The job performance of Brian Moynihan, the Chief Executive Officer of Bank of America Corp (NYSE:BAC) is now being closely examined as shareholders try to deduce whether he deserves to hold the bank's chairman position. Moynihan's position looks further shaky as California State Teachers' Retirement System and California Public Employees' Retirement System- the two largest American public pension funds- are all set to oppose a proposal which will permit the CEO to retain his title of Chairman.
Forbidding any bylaw change
According to Jack Bovender, the lead independent director of the bank, he has received letters from the two pension funds which forbade the bank to make a bylaw change. It said that the roles of Chairman and CEO have ingrained conflicts which made the two posts to be independent and separate. Both of them mentioned that the bank has continued it’s under performance under Moynihan who assumed CEO position in January 2010. It noted that the company had less than ideal engagement with investors and struggled with the annual stress tests by the Federal Reserve.
The letter cements the comments made earlier by Anne Sheehanm who works as California State Teachers' Retirement System's corporate governance director, that she, along with other investors will go on to vote for splitting the two roles. The two funds manage a total of about $476 billion, including approximately $1 billion worth of shares of the Bank of America.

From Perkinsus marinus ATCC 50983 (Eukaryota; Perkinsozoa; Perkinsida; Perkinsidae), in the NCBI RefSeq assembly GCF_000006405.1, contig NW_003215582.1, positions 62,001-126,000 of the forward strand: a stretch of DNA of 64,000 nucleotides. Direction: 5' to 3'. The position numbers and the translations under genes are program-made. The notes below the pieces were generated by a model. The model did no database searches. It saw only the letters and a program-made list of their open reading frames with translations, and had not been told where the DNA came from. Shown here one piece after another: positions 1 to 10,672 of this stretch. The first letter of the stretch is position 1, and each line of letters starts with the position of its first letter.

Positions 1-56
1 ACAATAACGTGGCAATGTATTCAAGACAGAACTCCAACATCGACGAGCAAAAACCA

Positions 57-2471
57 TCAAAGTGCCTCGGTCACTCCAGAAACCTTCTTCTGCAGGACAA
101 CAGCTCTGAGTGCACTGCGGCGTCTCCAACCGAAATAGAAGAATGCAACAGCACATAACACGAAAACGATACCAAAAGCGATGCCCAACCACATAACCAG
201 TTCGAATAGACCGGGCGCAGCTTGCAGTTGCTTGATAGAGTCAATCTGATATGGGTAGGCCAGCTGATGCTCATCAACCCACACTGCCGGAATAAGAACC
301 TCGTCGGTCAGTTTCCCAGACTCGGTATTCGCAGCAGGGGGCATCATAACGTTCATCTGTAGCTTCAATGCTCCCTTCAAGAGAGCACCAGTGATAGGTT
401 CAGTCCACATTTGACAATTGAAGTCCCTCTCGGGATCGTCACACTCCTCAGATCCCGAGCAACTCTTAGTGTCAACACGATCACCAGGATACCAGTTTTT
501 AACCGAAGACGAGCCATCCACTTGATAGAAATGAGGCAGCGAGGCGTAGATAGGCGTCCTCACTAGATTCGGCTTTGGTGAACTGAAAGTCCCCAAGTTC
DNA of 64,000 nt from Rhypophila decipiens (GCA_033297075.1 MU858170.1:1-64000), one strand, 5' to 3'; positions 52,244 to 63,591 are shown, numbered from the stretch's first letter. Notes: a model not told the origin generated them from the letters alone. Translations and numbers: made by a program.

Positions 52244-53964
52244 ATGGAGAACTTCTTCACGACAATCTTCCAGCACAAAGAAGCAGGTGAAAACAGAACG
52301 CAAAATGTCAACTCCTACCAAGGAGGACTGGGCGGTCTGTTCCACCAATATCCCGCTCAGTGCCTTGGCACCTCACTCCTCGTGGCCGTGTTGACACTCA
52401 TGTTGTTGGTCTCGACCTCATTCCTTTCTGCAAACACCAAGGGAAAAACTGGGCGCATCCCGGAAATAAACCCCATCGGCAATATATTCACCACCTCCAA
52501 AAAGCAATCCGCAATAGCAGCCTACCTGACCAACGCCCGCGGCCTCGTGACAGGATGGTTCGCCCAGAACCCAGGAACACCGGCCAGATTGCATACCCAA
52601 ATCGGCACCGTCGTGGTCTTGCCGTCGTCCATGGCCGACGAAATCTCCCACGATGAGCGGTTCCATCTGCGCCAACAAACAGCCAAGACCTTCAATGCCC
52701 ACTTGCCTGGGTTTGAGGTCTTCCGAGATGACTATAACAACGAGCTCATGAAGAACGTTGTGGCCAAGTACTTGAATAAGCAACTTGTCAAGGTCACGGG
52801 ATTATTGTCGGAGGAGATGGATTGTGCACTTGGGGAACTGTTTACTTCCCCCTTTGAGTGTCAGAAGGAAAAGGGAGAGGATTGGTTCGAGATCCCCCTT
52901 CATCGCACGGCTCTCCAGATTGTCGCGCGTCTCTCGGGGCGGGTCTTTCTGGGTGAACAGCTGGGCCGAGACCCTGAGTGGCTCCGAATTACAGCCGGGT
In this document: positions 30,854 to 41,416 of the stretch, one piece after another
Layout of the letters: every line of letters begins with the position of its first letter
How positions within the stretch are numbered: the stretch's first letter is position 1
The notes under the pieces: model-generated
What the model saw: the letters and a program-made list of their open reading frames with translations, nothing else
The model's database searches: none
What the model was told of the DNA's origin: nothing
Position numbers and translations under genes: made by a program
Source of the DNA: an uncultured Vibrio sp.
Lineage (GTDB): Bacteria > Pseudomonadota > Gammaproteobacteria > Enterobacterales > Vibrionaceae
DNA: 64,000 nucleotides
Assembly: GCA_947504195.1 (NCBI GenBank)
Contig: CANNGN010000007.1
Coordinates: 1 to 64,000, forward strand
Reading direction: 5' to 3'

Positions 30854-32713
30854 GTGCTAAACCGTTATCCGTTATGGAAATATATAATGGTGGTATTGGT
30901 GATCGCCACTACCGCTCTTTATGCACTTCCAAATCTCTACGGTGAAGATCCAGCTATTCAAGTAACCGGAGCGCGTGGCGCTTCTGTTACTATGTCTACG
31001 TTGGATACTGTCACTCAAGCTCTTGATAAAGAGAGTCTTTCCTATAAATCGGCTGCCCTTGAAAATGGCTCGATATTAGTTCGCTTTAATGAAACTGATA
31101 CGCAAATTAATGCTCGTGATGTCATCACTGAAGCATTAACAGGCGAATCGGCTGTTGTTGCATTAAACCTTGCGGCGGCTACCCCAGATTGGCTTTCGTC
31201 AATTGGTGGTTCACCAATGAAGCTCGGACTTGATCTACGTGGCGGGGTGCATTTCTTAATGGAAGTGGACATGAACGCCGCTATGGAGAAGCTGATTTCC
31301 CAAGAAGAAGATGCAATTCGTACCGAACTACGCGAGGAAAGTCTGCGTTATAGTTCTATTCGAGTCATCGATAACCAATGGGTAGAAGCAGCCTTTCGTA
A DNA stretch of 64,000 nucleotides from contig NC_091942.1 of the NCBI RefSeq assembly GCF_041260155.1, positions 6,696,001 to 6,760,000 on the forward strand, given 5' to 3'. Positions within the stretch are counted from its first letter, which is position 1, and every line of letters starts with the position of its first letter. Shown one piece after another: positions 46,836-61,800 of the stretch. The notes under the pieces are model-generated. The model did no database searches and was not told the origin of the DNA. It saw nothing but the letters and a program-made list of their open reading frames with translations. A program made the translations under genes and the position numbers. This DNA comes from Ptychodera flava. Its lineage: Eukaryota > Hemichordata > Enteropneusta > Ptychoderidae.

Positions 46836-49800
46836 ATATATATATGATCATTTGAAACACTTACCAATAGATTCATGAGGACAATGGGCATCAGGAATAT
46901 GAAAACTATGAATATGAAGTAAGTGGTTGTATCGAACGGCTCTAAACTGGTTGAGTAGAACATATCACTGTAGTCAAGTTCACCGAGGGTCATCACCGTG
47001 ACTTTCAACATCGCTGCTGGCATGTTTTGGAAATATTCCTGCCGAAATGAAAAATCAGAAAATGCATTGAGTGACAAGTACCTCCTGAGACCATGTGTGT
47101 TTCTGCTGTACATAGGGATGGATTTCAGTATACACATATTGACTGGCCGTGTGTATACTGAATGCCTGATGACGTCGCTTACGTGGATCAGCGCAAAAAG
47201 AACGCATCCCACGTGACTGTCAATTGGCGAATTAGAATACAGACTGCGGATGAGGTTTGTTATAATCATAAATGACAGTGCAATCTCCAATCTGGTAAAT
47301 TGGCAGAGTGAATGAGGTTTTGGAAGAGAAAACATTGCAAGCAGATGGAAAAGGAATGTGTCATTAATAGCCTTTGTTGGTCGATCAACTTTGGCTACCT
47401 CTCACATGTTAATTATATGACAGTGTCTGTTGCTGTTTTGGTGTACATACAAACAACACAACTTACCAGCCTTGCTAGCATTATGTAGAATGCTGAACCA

Bank of America, for its part, disagreed with the assessment of its performance. Lawrence Grayson, the spokesman for Bank of America, said that the board holds the belief of having same flexibility of the board leadership as the majority of Standard & Poor 500 companies have, including robust independent oversight at the same time. He mentioned that this will serve stockholders' best interests. Grayson added that only Bank of America has come of financial ruin, made itself healthy with excellent earnings and the accumulated record of liquidity and capital for shareholders' benefit.
Both public pension funds gave the instance of Bank of America's stock price compared to its peers. The central bank ordered the bank to correct its deficiencies and then resubmit the capital spending plan. This must be done by September end.
The CtW Investment Group, advocating for pension funds affiliated by the unions and which collectively holds the management reins for about $200 million, has publicly opposed any bylaw change.